We have determined that H2O2 is induced well in the phagocytes of lepromatous leprosy patients in the presence of live M. leprae but that superoxide ions are not produced (9). However, phagocytes from normal healthy individuals produce both H2O2 and O (10). Thus, if H2O2 should induce killing of M. leprae, then we should sec a loss of viability by our tests in the cells of both normal and leprosy patients. But if both O and H2O2 are needed, then we would sec killing only in the macrophages of the normal healthy individuals and not in those from lepromatous leprosy patients. We were able to test this concept, and this paper reports the results.

If we can modify the macrophages from lepromatous leprosy patients to respond to M. leprae by producing O , then the role of O in relation to M. leprae can be further clarified. This has been possible due to the following reasons: We have been successful in isolating and identifying a component of M. leprae, the delipidificd portion of the cell wall (DCW), as an immunomodulating agent. The potentiality of DCW has been reported in detail (14,21). If the deficiency of superoxide production in leprosy patients is rectified by DCW, then its role in relation to the inhibition or killing of M. leprae could be determined. We report the results of experiments using DCW stimulation.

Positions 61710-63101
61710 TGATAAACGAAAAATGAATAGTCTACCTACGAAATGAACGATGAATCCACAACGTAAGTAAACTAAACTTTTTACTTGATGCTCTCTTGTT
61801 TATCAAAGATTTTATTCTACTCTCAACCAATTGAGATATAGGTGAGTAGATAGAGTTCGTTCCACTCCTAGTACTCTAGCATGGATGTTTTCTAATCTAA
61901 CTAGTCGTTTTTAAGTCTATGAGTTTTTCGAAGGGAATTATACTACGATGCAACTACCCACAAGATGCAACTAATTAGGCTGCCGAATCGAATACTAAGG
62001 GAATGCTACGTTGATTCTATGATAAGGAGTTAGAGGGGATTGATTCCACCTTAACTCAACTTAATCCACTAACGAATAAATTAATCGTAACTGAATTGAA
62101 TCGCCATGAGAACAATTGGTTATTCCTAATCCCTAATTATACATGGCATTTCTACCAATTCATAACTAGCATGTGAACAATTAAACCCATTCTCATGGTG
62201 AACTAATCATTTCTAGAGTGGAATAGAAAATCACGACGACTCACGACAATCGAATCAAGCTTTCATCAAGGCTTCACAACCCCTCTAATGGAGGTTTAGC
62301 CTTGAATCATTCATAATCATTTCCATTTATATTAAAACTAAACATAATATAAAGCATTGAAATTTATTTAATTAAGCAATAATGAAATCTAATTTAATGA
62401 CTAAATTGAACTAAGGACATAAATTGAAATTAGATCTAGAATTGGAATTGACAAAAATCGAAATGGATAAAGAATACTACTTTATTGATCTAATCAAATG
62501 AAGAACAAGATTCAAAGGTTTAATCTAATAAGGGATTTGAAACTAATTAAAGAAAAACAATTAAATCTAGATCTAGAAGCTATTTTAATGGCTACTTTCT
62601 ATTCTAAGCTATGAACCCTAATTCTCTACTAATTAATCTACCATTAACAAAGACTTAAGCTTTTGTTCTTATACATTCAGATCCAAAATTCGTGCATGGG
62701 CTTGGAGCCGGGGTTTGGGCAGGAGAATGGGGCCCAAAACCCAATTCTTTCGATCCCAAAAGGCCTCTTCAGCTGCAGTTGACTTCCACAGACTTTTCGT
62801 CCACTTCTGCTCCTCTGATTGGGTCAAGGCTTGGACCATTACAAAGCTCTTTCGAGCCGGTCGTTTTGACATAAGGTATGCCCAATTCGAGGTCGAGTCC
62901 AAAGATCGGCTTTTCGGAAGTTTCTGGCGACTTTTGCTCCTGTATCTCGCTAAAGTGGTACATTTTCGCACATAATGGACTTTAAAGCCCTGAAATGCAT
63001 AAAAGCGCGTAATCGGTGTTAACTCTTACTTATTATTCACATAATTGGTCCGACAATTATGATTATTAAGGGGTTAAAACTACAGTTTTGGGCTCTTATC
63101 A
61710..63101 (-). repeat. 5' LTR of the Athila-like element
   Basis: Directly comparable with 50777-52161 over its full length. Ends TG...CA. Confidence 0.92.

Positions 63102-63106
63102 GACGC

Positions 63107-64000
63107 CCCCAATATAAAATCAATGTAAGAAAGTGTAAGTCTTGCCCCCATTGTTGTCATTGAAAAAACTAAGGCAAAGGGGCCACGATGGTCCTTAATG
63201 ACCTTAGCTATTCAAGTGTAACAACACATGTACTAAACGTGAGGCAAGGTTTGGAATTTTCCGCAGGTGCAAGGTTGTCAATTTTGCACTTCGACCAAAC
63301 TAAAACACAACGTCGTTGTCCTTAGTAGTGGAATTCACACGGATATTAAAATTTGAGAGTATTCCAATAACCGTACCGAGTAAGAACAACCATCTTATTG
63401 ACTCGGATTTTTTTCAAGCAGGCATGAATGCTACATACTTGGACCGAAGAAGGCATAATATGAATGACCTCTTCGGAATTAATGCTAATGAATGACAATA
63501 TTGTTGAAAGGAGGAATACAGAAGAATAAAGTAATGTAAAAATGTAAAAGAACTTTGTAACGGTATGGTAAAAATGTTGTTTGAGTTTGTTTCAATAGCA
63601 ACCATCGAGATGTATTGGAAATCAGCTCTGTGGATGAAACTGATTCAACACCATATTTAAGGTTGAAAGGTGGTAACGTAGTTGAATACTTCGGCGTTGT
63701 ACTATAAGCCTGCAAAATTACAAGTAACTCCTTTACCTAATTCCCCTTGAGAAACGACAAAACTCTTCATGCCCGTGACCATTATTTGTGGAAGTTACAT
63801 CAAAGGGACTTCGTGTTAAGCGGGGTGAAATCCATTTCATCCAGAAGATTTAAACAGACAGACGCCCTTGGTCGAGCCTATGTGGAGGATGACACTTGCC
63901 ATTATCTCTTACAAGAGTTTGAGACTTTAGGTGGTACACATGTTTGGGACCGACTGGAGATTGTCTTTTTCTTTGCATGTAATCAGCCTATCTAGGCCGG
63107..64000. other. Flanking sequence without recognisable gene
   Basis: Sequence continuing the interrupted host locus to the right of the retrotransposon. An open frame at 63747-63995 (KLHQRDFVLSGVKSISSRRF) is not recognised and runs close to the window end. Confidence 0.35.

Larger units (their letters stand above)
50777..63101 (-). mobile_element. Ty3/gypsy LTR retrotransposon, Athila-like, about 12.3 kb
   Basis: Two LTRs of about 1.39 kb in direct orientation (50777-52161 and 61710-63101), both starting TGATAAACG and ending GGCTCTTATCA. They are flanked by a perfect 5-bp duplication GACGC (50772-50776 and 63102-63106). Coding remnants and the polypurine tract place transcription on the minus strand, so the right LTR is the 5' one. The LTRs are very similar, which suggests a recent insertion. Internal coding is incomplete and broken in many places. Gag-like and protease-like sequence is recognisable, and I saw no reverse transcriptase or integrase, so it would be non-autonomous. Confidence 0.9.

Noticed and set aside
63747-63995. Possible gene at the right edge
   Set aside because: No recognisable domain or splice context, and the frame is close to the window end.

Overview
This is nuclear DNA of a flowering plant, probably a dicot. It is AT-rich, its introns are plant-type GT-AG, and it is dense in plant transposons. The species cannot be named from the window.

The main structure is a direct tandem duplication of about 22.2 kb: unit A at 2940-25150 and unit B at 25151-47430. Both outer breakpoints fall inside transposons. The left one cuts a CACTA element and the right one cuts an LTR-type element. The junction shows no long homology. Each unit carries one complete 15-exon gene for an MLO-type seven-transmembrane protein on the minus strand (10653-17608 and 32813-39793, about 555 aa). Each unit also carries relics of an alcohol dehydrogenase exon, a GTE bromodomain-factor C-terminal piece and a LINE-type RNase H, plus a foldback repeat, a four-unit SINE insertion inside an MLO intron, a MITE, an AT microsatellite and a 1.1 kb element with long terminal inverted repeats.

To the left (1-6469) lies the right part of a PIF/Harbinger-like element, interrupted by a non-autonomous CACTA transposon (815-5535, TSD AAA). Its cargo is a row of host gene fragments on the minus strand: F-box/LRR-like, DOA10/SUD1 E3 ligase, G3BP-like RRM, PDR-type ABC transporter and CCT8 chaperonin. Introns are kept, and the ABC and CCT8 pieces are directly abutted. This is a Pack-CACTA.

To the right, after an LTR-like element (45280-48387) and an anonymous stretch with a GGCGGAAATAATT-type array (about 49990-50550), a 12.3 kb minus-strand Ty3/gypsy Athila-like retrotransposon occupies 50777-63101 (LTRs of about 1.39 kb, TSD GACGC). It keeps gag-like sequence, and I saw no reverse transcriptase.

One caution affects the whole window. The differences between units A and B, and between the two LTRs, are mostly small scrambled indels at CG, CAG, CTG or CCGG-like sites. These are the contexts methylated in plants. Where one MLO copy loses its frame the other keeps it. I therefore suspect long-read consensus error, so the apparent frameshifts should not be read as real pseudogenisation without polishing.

Patients. Leprosy patients reporting to the Acworth Leprosy Hospital, Bombay, India, formed part of the study. The patients were classified on the basis of the Ridley and Jopling system (13). The lepromatous group that formed one part of our study was of the long-term-treated (> 4 years), bacillary-negative type (B(-)LL). They were identified as bacteriologically negative when bacilli were undetectable at multiple skin sites and in the nose, and they had had a record of regular treatment in the clinic. These patients were not on treatment at the time of this study.